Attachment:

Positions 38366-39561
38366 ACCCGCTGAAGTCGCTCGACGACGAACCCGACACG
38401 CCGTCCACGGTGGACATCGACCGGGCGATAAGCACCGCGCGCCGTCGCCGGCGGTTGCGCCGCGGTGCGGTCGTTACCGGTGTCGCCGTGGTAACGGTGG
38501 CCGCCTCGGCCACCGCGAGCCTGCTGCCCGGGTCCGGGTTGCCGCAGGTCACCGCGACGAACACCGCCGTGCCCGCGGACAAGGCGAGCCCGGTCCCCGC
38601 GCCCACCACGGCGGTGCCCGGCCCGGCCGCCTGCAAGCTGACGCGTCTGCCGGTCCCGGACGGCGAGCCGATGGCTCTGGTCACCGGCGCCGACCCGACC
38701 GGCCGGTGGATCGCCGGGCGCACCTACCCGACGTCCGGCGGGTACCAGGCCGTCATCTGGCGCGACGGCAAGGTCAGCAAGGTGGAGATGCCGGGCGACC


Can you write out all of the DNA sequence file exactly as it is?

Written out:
Positions 38366-39561
38366 ACCCGCTGAAGTCGCTCGACGACGAACCCGACACG
38401 CCGTCCACGGTGGACATCGACCGGGCGATAAGCACCGCGCGCCGTCGCCGGCGGTTGCGCCGCGGTGCGGTCGTTACCGGTGTCGCCGTGGTAACGGTGG
38501 CCGCCTCGGCCACCGCGAGCCTGCTGCCCGGGTCCGGGTTGCCGCAGGTCACCGCGACGAACACCGCCGTGCCCGCGGACAAGGCGAGCCCGGTCCCCGC
38601 GCCCACCACGGCGGTGCCCGGCCCGGCCGCCTGCAAGCTGACGCGTCTGCCGGTCCCGGACGGCGAGCCGATGGCTCTGGTCACCGGCGCCGACCCGACC
38701 GGCCGGTGGATCGCCGGGCGCACCTACCCGACGTCCGGCGGGTACCAGGCCGTCATCTGGCGCGACGGCAAGGTCAGCAAGGTGGAGATGCCGGGCGACC